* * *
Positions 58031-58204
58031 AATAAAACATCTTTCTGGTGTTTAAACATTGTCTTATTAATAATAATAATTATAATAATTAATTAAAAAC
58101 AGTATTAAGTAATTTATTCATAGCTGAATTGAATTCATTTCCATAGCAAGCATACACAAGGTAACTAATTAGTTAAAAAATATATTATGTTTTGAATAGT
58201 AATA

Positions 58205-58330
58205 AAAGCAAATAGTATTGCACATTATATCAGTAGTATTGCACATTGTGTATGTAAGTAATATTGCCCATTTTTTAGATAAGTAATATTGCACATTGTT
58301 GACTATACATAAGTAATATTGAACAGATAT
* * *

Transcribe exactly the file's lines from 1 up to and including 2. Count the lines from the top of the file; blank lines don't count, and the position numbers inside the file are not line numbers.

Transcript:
Positions 58031-58204
58031 AATAAAACATCTTTCTGGTGTTTAAACATTGTCTTATTAATAATAATAATTATAATAATTAATTAAAAAC